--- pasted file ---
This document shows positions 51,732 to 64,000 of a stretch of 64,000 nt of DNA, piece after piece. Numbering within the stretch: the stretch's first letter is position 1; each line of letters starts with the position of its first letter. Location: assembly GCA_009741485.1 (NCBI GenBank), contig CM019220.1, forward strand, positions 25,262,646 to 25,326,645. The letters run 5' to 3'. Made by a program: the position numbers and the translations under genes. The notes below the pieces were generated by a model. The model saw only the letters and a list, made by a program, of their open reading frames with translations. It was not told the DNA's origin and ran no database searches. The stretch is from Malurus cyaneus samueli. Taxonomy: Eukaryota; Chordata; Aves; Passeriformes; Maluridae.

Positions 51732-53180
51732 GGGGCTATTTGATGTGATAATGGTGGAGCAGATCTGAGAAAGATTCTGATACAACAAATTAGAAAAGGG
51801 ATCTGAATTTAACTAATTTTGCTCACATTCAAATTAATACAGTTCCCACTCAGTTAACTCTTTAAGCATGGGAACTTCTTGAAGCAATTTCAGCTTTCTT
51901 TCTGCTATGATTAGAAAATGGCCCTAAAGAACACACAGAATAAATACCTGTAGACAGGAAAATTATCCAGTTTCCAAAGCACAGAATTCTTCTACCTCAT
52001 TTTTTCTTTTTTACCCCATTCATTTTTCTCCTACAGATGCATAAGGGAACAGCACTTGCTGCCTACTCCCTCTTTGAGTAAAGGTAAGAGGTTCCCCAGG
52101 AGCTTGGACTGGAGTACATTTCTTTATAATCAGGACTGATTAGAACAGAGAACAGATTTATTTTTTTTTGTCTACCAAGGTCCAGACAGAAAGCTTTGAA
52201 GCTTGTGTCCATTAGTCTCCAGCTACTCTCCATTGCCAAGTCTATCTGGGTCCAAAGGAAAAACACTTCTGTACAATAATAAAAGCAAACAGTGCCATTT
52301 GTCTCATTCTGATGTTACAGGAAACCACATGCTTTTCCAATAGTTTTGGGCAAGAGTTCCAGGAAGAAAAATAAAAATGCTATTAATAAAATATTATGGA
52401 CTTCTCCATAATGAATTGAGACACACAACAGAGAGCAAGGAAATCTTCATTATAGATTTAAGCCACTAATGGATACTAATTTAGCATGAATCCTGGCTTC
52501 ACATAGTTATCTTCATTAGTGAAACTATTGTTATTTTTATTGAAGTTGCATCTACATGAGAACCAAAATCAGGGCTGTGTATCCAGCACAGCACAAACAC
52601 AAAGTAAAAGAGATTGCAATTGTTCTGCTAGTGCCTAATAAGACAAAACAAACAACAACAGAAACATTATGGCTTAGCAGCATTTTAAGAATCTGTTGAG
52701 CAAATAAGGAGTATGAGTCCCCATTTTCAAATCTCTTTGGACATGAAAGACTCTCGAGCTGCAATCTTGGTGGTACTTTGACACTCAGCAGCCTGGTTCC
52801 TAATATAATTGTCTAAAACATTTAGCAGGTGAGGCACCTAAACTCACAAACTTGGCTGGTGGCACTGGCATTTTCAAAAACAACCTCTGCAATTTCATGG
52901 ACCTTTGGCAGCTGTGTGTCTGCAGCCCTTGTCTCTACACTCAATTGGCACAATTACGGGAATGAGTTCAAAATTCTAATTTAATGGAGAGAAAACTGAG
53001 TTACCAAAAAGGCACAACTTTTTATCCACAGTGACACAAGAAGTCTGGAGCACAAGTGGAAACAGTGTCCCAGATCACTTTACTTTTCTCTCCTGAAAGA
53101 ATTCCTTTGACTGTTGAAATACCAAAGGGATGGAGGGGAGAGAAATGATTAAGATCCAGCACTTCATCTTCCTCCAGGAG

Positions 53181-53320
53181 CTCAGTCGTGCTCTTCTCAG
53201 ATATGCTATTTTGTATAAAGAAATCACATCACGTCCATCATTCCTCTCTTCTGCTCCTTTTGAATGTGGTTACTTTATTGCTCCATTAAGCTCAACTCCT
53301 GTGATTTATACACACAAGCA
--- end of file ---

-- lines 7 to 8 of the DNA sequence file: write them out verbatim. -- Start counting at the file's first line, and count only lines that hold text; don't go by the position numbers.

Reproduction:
52101 AGCTTGGACTGGAGTACATTTCTTTATAATCAGGACTGATTAGAACAGAGAACAGATTTATTTTTTTTTGTCTACCAAGGTCCAGACAGAAAGCTTTGAA
52201 GCTTGTGTCCATTAGTCTCCAGCTACTCTCCATTGCCAAGTCTATCTGGGTCCAAAGGAAAAACACTTCTGTACAATAATAAAAGCAAACAGTGCCATTT